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Biggio v. H2O Hair Inc.

United States District Court, E.D. Louisiana

June 8, 2017

CARRIE BIGGIO, ET AL.
v.
H2O HAIR INC., ET AL.

         SECTION "B"(2)

          ORDER AND REASONS

         Before the Court is Defendants' “Motion for Partial Summary Judgment Seeking Dismissal of Plaintiffs' Retaliation Claims.” Rec. Doc. 148. Plaintiffs filed a response. Rec. Doc. 159.[1]Defendants then requested (Rec. Doc. 162), and were granted (Rec. Doc. 168), leave to file a reply memorandum (Rec. Doc. 170). For the reasons discussed below, IT IS ORDERED that Defendants' motion for partial summary judgment (Rec. Doc. 148) is GRANTED.

         I. FACTUAL BACKGROUND AND PROCEDURAL HISTORY

         As this Court has previously discussed, on November 18, 2015, Plaintiffs Carrie Biggio and Chelsea Luminais (collectively “Plaintiffs”), filed the present action under the Fair Labor Standards Act (“FLSA”) against their former employer, asserting claims individually and on behalf of all those similarly situated. Rec. Doc. 1 at 1-2. Plaintiffs worked full-time at Defendant H2O Hair, Inc. (“H2O”) under numerous job titles, including, but not limited to: apprentice, stylist, masseuse, blow-dry bar attendant, receptionist, assistant, and housekeeper. Id. at 2. Named as Defendants in the action are H2O, Michael John Gaspard (“Mr. Gaspard”), [2] Holli M. Gaspard (“Ms. Gaspard”), [3] and XYZ Insurance Company.[4] Id.; see also Rec. Doc. 45 at ¶¶ 5-7. Soon after filing the complaint, Plaintiffs filed a motion to conditionally certify the class. Rec. Doc. 27. On March 14, 2016, the motion was granted in part to allow conditional certification. Rec. Doc. 44 at 15. The class now consists of thirteen former employees. Rec. Doc. 146-1 at 1.[5]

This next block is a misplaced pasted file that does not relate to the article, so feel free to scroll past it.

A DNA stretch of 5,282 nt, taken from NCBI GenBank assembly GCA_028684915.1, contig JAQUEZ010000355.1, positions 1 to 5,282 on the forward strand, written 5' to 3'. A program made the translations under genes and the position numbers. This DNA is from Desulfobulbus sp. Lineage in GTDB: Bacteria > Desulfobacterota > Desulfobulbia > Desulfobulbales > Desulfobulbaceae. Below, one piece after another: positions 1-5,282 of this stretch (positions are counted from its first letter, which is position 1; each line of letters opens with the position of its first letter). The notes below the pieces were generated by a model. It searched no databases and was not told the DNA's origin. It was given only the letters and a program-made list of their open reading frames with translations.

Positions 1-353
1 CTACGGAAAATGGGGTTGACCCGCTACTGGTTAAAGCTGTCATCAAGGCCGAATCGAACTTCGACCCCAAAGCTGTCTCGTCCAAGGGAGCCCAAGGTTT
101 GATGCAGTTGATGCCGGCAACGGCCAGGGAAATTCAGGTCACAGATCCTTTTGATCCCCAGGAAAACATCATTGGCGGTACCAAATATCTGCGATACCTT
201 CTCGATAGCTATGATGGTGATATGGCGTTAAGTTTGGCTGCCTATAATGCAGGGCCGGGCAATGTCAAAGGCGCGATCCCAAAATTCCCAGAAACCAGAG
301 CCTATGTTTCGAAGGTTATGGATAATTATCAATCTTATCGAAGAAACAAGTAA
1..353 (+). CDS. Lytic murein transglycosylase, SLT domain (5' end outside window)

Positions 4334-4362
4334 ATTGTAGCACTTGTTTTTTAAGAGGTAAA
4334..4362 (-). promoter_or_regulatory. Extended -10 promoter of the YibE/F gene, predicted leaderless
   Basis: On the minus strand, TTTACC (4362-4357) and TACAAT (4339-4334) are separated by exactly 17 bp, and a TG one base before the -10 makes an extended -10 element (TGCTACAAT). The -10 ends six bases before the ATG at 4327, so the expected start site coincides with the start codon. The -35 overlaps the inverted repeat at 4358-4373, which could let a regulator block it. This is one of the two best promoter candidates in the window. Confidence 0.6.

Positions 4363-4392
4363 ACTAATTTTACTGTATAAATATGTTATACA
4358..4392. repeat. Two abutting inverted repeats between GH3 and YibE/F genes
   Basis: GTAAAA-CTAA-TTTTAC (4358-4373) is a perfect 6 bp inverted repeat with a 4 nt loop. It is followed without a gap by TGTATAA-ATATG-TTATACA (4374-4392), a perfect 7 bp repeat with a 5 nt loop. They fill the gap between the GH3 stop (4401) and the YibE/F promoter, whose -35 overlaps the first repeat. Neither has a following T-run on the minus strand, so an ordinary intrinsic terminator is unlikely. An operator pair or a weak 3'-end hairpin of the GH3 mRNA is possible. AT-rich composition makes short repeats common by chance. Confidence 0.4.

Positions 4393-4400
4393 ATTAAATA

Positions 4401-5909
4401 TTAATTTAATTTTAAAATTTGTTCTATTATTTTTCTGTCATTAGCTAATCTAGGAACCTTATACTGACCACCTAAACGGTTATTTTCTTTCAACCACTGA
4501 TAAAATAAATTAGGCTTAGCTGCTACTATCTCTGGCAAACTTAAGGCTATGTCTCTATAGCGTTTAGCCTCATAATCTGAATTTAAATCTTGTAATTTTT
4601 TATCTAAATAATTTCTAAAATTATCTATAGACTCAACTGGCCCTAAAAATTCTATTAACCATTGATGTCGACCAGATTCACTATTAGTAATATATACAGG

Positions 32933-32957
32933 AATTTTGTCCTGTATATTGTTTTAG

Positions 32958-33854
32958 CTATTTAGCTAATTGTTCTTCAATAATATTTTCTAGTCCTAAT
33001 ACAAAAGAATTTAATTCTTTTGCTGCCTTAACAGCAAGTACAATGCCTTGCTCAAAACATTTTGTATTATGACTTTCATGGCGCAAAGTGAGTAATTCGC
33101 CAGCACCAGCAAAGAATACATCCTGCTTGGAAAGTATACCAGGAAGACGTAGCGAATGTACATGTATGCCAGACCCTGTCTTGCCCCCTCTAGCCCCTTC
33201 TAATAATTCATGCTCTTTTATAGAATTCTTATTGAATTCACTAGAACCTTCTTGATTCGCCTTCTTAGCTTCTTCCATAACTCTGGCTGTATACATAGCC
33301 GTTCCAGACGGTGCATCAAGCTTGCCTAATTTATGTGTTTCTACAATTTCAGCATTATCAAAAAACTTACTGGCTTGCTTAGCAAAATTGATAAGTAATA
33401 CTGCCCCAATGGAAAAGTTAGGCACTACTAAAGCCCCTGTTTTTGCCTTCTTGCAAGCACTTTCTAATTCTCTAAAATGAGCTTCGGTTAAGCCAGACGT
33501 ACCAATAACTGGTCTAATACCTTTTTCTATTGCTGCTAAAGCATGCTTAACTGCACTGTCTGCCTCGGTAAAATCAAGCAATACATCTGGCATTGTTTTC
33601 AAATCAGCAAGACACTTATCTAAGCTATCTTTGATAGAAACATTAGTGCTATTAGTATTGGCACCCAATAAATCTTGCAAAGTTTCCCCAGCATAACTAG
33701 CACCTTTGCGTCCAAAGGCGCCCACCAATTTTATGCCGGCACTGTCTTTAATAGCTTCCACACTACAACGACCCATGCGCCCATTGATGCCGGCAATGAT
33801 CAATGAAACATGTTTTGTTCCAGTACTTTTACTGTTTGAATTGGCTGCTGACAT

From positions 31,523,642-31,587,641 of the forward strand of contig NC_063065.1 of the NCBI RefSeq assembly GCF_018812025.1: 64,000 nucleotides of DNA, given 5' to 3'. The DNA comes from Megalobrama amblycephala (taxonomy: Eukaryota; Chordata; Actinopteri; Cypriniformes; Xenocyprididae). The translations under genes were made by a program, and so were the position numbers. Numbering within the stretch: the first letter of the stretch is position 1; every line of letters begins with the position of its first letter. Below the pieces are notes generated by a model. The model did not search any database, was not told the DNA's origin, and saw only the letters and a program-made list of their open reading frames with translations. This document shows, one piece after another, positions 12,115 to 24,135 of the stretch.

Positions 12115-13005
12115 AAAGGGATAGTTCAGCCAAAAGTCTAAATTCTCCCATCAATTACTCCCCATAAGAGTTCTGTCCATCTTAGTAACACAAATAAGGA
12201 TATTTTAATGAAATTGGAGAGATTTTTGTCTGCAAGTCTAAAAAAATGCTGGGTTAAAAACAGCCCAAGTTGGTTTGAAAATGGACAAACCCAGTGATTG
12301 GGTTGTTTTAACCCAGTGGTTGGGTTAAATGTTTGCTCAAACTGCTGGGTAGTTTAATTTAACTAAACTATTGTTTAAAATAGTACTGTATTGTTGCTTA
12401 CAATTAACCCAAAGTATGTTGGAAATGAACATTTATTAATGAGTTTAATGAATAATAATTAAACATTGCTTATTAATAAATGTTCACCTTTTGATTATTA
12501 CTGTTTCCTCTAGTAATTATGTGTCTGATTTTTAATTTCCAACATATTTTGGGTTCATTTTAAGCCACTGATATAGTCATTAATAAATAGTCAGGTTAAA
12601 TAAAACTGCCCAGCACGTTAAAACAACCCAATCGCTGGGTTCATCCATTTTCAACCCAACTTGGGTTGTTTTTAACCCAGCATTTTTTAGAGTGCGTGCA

Plaintiffs asserted a number of claims against Defendants, including retaliation. Rec. Doc. 45 at 7, ¶¶ 26-29. Specifically, Plaintiffs alleged that their “pleas for overtime pay and their requests that the Gaspards and H2O comply with applicable law constituted protected conduct.” Id. at ¶ 27. Defendants purportedly retaliated by restricting Plaintiffs' access to clients, constructively terminating employment, reducing wages without warning or justification, imposing duties outside the scope of Plaintiffs' employment, threatening termination, and demanding payment if an employee quit. Id. at ¶ 28.

         II. THE PARTIES' CONTENTIONS